SciELO - Scientific Electronic Library Online

 
vol.85 issue9Setting standards for essential children's medicines author indexsubject indexarticles search
Home Page  

Bulletin of the World Health Organization

Print version ISSN 0042-9686

Bull World Health Organ vol.85 n.9 Genebra Sep. 2007

http://dx.doi.org/10.1590/S0042-96862007000900001 

In this month's Bulletin

 

 

Medicines and vaccination

In an editorial, Suzanne R Hill et al. (650) describe efforts to develop a list of essential medicines for children to complement the WHO Model List of Essential Medicines, which many countries use to guide drug procurement and supply. Elizabeth T Luman et al. (651) argue that real-time monitoring in vaccination campaigns targeting children to eradicate polio and reduce measles allows rapid identification of additional activities, but that it is also notoriously unreliable.

 


 

Health financing and evidence

Guy Carrin et al. (652) postulate that the financing of health systems largely determines if people can obtain needed health care and whether they suffer financial hardship in obtaining such care. The authors say universal coverage implies equity of access and financial risk protection, which places demands on those responsible for health system financing.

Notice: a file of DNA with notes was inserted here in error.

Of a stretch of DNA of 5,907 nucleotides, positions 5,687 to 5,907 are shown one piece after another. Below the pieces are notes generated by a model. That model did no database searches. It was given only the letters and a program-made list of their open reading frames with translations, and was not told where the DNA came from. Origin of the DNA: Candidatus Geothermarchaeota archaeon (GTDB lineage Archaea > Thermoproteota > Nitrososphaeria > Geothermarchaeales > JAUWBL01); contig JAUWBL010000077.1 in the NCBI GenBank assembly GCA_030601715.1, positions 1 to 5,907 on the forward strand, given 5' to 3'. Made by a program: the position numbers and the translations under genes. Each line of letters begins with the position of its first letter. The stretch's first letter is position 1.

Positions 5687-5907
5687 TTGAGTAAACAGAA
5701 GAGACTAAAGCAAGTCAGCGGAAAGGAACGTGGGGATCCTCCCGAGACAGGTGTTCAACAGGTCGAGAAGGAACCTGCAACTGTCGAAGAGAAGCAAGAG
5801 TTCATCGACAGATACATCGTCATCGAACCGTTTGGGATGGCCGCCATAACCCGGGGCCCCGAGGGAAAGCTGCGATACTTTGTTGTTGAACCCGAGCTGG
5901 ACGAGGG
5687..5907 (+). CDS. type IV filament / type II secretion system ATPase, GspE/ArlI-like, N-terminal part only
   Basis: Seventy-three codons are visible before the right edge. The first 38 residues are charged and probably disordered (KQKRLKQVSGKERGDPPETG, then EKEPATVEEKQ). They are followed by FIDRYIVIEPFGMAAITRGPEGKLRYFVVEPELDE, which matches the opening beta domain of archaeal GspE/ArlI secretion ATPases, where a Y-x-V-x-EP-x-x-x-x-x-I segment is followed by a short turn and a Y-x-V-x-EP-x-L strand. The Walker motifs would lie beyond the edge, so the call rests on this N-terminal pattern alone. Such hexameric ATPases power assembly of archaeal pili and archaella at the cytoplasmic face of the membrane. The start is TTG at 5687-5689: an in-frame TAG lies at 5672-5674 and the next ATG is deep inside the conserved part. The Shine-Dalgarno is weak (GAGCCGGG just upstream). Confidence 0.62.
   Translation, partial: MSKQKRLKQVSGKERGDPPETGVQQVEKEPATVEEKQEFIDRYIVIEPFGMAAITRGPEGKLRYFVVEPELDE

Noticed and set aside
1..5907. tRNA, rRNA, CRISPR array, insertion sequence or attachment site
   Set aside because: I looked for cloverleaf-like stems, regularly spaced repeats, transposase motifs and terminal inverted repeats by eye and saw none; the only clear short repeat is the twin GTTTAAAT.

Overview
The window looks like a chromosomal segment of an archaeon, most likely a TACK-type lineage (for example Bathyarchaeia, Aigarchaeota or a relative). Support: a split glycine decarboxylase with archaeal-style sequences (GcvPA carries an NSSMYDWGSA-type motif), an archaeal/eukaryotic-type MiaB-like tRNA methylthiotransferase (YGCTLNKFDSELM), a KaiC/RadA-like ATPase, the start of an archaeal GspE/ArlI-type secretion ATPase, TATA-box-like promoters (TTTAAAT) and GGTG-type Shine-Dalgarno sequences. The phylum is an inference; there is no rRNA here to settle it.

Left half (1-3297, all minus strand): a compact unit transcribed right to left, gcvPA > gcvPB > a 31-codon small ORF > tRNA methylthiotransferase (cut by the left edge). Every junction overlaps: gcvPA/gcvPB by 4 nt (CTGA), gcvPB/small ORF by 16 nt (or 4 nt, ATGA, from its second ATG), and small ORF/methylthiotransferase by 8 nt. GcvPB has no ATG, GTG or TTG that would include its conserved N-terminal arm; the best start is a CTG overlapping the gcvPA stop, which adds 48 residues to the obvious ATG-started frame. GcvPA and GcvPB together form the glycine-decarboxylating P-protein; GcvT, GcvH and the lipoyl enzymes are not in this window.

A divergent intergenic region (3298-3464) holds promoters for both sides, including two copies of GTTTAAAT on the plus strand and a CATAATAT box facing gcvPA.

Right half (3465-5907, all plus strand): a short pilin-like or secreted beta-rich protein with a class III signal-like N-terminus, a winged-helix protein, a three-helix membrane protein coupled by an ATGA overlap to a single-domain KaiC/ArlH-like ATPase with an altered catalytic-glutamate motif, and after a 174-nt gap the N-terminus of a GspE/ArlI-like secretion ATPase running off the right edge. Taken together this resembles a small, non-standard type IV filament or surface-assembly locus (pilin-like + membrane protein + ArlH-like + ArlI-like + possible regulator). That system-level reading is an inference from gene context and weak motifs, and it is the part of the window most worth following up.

In the news (653–659)

In this month's interview, Iain Chalmers, of the James Lind Library, advocates for greater transparency in clinical trials, particularly in the publishing of results of all research findings, to lift standards and ensure the safety of trial participants and treatment users. Martin Adams reports from Beijing on the entry of China's trial register into WHO's global registry platform. Uganda's rapid response, backed by WHO, to its recent Marburg fever outbreak, is investigated by Carolyne Nakazibwe. Dale Gavlak reports from Jordan on WHO efforts to ensure that the health needs of the more than 2 million Iraqis living in neighbouring countries are being met.

 


 

Hepatitis B in China